In the 1990s, motorhomes were now larger than ever before and are made in lengths up to 40 feet. Travelers can now experience all of the luxuries of a custom home with a full kitchen, showers, and sleeping areas for almost any size family.
If longer rigs weren’t enough, the early 2000s gave RVers even more space than what meets the eye. Pop-up and pop-out trailers become the norm and allow travelers to expand their living or sleeping space wider than the original motorhome structure.
2007 Thor Industries Vortex 2850 – Carsforsale.com | Shop Thor Industries on Carsforsale.com
Campgrounds become abundant during this time and there are more and more RVs and trailers on the road than ever before.
A shift in trend happens in the early 2010s as travelers no longer want to own an RV that is only drivable during vacation. Trailers begin to trend upwards again as people with trucks and cars want to make use of their four-wheeled investments.
2014 Little Guy Silver Shadow 5×10 – Carsforsale.com | Shop Little Guy on Carsforsale.com
Ultra-light and small trailers rise in popularity as more people wanted to be on the go and away from town with some luxuries, but also wanted to disconnect from the busy everyday life of the city. The best part about these trailers is that you don’t have to have a big truck or hauler to tow them, which makes them less expensive and easily accessible for many.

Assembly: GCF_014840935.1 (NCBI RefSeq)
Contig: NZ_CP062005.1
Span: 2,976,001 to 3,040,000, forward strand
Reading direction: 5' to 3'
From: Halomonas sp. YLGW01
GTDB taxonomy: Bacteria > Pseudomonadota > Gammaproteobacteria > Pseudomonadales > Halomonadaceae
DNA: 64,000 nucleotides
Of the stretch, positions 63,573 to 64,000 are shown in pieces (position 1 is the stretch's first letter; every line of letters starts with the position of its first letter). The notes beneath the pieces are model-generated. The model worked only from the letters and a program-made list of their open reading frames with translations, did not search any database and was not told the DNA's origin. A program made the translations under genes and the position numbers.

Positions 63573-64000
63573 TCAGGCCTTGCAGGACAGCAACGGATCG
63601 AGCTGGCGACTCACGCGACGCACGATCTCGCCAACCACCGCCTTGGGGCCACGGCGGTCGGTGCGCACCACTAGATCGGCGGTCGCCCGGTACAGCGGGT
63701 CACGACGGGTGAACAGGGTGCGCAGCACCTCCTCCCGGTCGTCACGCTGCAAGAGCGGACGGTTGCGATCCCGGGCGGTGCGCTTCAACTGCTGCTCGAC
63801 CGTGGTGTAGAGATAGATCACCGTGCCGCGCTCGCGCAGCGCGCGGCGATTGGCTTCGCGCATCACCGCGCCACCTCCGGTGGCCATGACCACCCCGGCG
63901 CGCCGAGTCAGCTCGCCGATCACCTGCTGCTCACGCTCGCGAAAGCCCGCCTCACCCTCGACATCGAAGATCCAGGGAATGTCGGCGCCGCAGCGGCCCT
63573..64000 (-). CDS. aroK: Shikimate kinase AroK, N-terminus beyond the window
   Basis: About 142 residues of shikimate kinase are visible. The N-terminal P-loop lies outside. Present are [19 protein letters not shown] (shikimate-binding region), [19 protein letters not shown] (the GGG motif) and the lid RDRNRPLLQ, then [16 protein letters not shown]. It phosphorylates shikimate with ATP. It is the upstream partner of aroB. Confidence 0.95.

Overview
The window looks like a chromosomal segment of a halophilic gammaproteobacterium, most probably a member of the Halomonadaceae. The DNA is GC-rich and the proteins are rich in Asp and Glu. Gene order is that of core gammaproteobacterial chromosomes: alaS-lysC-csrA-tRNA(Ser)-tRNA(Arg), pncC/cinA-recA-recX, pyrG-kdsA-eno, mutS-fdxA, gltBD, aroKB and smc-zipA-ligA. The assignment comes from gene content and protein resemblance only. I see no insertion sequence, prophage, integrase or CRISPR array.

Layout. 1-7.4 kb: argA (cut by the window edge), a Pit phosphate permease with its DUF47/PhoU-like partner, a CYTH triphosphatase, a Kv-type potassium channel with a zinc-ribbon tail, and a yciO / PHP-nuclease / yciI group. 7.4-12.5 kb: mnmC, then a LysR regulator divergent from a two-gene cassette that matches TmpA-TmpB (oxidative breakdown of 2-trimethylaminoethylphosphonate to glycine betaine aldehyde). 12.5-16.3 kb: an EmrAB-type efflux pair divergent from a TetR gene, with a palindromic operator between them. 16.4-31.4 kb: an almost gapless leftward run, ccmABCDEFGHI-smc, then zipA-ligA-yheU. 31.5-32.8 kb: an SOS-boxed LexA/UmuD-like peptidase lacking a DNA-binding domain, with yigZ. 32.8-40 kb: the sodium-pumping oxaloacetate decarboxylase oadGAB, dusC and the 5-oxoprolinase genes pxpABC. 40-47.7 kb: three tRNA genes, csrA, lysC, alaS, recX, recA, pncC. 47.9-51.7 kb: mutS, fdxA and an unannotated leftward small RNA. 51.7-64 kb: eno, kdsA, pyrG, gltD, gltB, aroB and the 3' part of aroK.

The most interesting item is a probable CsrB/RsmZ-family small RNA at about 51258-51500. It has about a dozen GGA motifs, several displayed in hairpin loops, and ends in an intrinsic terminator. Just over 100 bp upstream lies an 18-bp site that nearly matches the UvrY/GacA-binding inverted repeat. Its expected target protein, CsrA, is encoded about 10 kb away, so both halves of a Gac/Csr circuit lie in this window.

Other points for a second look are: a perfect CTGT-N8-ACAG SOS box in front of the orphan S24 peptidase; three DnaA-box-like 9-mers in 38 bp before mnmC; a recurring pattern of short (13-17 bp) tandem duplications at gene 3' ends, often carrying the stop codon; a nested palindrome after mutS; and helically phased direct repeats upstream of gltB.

As the 2010’s went on, RVs, trailers, and camper vans continued to trend upwards. With #VanLife and #RoadLife coming back into style alongside the ever-popular social media, more individuals chose to live in their vehicles and travel as much as they could. Though not as popular as the traditionally rooted home living, more and more people took to converting their own vans, trailers, and RVs to fit their active and on-the-go lifestyles.
Both small and large recreational vehicles exist on highways today, but many have chosen to start small and convert their own rig to avoid buying new RVs and trailers that offer more modern, but expensive amenities.